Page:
cats, dogs and other animals he kept with him in his quarters. Their shrieking along
with Hangers nonstop-and vocal- sexual athletics led to a string of complaints from sleep deprived
neighbours. Coming down with yellow fever- possibly brought
on by exhaustion – he became an enfeebled human skeleton who had to be turned over by
his servants because he was too weak to do it himself.
Near death, Hanger was carried to the Bahamas where he self-medicated with a tincture of
his own devising mixing the finest port wine with a hefty dose of opium.
It worked wonders but he was none the less ordered back to England.
Where he appears to have made quite the impression The morning after his appearance at the ball
a letter is delivered to Hangers lodgings In a nutshell it says.
“All the gentleman at Fridays ball would like to thank you for being so entertaining with
your stupid clothes and rubbish dancing, you were hilarious.
The ladies all thought you looked really dashing and not at all like a village idiot dressed
by a five-year-old. By the way, this is sarcasm, you fuckin bumpkin”.
Yours “question mark” Coincidently the same day an invite arrived
to dine with the prince at Carlton house. Hanger, so angry he could barely fasten his
necktie, takes the letter with him and shows the prince, vowing to call out and have satisfaction
from whoever wrote it. The prince admires his spunk and agrees that
he has been most dreadfully lampooned. His companions Charles Fox and Captain Morris
– who were also at the ball nod in agreement, a sombre looking Fox says that laughing at
Hanger’s dancing is particularly heinous. The prince takes the letter and looks at the
handwriting, to his amazement he says he recognises it. It belongs to the dramatist Richard Brinsley
Sheridan. In a flurry of furry hanger takes his leave
vowing to call Sheridan out immediately. His note delivered and the challenge accepted
– the two meet at the appointed place and time, the weapon of choice is pistols.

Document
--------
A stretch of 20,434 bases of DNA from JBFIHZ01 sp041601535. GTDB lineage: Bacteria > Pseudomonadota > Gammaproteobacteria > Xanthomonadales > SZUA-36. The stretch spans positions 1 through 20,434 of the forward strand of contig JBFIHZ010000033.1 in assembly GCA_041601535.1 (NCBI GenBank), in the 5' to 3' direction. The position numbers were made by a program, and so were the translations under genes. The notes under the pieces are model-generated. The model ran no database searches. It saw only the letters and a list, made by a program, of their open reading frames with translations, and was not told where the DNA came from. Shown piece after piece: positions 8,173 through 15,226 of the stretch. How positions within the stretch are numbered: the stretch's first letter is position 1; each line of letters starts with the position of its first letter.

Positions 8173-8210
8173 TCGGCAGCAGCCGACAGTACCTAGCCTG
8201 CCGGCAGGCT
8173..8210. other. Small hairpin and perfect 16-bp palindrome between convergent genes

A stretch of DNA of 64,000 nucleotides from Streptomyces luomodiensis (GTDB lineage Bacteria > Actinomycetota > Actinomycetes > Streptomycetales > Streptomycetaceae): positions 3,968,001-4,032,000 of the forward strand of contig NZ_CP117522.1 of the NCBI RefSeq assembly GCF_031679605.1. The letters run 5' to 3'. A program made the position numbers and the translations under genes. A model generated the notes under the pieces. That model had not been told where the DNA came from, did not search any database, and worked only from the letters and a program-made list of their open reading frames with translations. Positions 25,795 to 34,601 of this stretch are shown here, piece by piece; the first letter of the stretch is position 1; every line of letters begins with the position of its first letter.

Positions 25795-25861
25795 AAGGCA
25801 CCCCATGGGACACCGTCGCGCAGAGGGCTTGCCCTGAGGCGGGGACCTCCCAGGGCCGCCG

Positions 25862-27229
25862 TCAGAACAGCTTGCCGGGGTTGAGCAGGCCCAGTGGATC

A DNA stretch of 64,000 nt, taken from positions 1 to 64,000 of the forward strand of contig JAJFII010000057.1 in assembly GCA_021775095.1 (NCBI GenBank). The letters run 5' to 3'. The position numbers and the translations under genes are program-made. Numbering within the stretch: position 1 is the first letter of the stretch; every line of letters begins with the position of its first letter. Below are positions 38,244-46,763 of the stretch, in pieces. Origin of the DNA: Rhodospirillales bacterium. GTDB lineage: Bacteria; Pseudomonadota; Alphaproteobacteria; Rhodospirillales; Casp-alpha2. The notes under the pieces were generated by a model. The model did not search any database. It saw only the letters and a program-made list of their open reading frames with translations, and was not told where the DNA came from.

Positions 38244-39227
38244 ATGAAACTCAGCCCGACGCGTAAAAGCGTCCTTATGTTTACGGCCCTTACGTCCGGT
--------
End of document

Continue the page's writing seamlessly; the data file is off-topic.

Sheridan seems surprisingly calm The prince and his friends watch from a nearby
coach as the two antagonists face each other, aim their weapons and fire.
Nothing happens The prince starts laughing as his companions
urge him to hush. The pistols are re loaded and the two men
fire again Nothing happens
By now Hanger is beyond fury “just what the hell is going on?”
His second informs him with a grin that often the third time is the charm
They fire a third time Sheridan drops on his back like a badly strung
puppet “By God, I’ve killed him”
Honour satisfied, Hanger hurriedly leaves the scene as the prince and cronies convulses
with laughter in their coach That evening hanger is once again summoned
to meet the prince “Bad business George”
The prince’s face is serious and Hanger wonders if shooting dead one of the country’s foremost
dramatist will hinder his chances of advancement. “Evening hanger”
Suddenly the dramatist in question steps out from behind a curtain and George nearly voids
his lunch into his immaculately tailored breeches The prince Regent collapses in hysterics
The pistols were loaded with blanks, the letter had been written by him and Sheridan was in
on the joke. You’ve been gulled, sir.
Hands are offered, laughter shared, cries of “Good Sport” all round and before you know
it, George Hanger – the comically dressed, bumpkin dancing prank stooge – is bellowing
out bawdy songs and finds himself enthusiastically accepted into the Prince Regents inner circle
And that’s when the fun really begins.